Florida film industry reels in the dough, pun intended

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What would Florida gain if shows such as Dexter, which capture images of Miami but are filmed in Los Angeles, were truly produced in-state?  According to a study just released on Florida’s Film and Entertainment Industry Financial Incentive Program, quite a bit: nearly $5 return on every $1 spent, or about $547 million in state and local tax revenue following an investment of $117 million in tax credits.

As the sister of an aspiring actress who must live in Los Angeles to further her career, I have personal interest in seeing Florida’s film industry blossom into a place where she, and others like her, could live or visit more frequently while still pursuing their dreams.  But as a Floridian taxpayer, I have equal interest in seeing our public funds spent on projects that truly deliver in the economic impact department.

This study, commissioned by the Motion Picture Association of America (MPAA)  and conducted by MNP LLP, evaluates the economic and social impact of Florida’s production incentive for the 2011/12 fiscal year, and offers strong evidence that it pays for Florida to invest in film and entertainment – not just in terms of direct production-related revenues, but also through boosts in tourism that result from worldwide audiences seeing Florida on television and being drawn to visit.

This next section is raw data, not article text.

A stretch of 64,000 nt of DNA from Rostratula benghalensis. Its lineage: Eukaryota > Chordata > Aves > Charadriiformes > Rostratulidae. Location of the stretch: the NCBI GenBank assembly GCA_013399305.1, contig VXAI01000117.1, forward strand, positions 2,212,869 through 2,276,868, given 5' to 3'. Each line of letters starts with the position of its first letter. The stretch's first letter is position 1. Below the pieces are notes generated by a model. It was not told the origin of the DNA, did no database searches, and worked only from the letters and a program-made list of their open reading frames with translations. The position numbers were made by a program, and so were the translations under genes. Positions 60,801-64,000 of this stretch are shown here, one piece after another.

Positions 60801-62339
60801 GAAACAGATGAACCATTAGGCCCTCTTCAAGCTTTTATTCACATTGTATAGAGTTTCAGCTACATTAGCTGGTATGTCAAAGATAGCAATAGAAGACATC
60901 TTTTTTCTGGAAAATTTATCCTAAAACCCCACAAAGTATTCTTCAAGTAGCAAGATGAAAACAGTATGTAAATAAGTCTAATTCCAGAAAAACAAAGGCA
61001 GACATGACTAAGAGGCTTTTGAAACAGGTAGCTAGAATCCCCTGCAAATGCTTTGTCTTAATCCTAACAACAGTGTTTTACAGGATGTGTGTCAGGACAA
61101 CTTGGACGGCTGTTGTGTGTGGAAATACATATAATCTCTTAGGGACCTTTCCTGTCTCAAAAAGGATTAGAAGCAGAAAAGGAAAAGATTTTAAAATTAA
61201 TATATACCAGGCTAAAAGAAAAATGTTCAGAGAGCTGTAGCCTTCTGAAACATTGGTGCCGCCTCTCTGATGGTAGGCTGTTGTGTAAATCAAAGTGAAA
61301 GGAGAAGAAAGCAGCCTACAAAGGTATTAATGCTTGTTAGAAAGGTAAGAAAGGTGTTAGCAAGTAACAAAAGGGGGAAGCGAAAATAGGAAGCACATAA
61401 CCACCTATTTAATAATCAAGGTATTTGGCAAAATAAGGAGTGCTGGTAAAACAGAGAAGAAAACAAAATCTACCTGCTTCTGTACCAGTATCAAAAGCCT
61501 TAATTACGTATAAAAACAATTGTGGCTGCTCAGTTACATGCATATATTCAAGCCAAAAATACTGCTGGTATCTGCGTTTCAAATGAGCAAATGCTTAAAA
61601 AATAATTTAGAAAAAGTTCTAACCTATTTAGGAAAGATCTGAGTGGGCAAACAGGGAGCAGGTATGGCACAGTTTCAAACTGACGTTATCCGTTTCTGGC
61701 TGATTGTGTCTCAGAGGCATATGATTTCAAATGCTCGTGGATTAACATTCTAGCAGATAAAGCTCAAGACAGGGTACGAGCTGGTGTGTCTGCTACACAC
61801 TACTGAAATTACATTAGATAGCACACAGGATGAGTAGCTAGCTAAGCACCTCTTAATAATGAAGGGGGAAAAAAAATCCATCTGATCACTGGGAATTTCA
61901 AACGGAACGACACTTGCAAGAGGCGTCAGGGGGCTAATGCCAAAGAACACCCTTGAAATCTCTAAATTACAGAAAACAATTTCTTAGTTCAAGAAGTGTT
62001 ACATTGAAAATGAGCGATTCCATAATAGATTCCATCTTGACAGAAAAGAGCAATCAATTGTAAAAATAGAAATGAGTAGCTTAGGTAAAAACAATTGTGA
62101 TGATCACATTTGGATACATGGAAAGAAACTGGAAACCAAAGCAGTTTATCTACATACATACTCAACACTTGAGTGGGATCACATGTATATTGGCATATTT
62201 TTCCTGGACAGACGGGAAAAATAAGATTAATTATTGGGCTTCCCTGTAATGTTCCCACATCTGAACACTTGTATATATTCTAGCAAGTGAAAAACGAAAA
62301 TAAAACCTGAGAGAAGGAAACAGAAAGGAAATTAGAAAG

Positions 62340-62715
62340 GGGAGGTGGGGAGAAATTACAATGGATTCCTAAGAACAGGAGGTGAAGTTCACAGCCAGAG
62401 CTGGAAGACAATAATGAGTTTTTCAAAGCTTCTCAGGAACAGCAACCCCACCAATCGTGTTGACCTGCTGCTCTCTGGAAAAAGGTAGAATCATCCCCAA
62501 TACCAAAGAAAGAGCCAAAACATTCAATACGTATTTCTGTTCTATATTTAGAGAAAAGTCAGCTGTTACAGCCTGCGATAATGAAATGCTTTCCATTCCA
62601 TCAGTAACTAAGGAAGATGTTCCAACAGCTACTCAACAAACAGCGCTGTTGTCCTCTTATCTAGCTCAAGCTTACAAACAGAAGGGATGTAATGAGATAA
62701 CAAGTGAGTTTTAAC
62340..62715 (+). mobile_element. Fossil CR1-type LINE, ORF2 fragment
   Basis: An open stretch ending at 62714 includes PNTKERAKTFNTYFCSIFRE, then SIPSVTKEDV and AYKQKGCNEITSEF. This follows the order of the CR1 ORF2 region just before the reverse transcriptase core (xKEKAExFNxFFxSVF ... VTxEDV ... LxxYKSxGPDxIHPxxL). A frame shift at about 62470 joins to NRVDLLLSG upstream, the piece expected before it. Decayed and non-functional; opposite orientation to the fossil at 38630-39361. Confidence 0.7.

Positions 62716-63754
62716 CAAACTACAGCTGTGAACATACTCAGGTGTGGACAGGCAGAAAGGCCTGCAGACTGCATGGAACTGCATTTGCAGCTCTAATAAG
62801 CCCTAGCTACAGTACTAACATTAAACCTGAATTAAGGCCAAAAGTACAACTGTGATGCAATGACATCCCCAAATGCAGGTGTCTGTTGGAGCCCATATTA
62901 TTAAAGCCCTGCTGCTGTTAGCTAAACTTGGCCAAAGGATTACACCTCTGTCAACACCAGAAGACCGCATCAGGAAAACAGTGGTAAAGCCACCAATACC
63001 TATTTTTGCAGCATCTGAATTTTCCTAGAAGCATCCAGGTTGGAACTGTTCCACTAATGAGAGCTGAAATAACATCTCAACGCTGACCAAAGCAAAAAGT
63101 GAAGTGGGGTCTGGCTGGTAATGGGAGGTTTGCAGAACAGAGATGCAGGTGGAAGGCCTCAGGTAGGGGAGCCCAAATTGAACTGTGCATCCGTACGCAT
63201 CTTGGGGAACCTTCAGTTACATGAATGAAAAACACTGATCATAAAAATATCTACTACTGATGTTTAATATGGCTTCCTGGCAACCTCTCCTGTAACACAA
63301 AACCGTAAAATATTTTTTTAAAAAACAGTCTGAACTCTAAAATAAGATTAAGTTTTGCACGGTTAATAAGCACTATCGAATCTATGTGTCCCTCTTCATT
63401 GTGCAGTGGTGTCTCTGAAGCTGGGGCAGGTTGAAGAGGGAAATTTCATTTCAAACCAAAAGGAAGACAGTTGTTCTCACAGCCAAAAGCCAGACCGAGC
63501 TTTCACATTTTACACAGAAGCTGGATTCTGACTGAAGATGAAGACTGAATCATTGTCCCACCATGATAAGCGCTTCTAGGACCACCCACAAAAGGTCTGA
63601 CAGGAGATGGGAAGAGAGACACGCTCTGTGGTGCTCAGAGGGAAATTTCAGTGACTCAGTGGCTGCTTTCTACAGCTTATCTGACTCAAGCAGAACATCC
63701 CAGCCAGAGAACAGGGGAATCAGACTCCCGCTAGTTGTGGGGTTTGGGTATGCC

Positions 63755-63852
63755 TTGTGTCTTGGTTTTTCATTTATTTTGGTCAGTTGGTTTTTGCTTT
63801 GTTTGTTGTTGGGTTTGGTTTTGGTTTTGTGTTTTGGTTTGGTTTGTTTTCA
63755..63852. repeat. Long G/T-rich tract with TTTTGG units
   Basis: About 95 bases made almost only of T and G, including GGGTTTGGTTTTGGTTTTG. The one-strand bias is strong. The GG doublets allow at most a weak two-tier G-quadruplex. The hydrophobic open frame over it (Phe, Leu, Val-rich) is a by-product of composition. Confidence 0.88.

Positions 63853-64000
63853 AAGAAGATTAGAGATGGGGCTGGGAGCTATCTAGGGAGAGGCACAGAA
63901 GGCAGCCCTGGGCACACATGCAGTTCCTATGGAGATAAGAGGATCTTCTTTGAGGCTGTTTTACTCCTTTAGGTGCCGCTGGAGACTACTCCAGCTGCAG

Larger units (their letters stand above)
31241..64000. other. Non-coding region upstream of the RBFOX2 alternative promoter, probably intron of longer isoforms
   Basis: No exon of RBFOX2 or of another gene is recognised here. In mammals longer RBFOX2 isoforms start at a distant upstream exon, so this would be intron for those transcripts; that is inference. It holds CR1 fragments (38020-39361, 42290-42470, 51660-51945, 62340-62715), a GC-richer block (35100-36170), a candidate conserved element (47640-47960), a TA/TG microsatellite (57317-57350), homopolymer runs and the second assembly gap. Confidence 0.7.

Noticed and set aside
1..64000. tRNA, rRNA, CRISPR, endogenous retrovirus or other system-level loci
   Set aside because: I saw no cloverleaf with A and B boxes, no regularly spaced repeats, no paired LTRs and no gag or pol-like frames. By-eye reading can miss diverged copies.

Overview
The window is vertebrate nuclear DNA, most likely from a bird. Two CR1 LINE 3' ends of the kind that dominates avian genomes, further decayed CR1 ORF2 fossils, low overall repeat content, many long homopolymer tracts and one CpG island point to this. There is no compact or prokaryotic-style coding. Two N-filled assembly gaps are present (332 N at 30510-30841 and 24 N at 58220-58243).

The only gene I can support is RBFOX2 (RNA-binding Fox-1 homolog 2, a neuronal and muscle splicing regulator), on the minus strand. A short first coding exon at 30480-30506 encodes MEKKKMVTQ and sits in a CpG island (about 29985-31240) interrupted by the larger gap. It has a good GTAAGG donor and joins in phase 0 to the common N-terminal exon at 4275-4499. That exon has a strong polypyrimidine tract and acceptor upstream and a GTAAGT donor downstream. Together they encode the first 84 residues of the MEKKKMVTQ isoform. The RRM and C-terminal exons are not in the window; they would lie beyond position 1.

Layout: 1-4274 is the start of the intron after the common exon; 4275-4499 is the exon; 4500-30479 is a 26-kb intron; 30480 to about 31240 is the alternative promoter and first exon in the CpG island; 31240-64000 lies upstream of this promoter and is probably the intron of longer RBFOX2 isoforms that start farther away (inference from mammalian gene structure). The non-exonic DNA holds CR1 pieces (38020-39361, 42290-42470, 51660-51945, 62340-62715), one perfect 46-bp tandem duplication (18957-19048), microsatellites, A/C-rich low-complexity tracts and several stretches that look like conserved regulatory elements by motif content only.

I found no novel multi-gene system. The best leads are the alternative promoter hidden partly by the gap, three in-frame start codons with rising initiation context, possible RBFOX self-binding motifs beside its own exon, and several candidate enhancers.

Taking this “induced tourism” into account, the study estimates the impacts of incentive spending on tax revenues, jobs and overall economic impact.

For 2011/12, the film incentive supported 87,870 Florida jobs across all industries, $2.3 billion in labor income, and $284 million in state taxes.  In total, the incentive generated $7.2 billion in economic spending and contributed to $4.2 billion of Florida’s gross state product.

Further, the study describes how film and entertainment production encouraged through the incentive program has spurred infrastructure investments in Florida that further generate economic value. For example, the TV series Magic City leases the former Bertram Yacht facility and converted the space into sound stages and production offices.  The producers spent $8 million over four months to convert this vacant facility into a fictional hotel where the majority of the series is shot. 

Similarly, the TV series Burn Notice is filmed in the Coconut Grove Convention Center, a facility that had been scheduled for demolition but now has been proposed as a production facility.

A complete list of film and entertainment projects that have been supported by the incentive can be found here, via the Florida Office of Film & Entertainment.

Vans Stevenson, Senior VP for State Government Affairs at the MPAA, sums it up: “The state of Florida has been a beacon for motion picture and television production in the United States. As these productions come to town, they create thousands of Florida jobs, are a major boost to local economies, and as we can see, gives the state of Florida a significant return on its investment. These major productions, created by hard working Floridians and Florida businesses, are then exported worldwide and expose audiences across the globe to Florida’s diverse beauty, drawing visitors year after year to the sunshine state.”

To which I say, bring it on…. (and book my sister).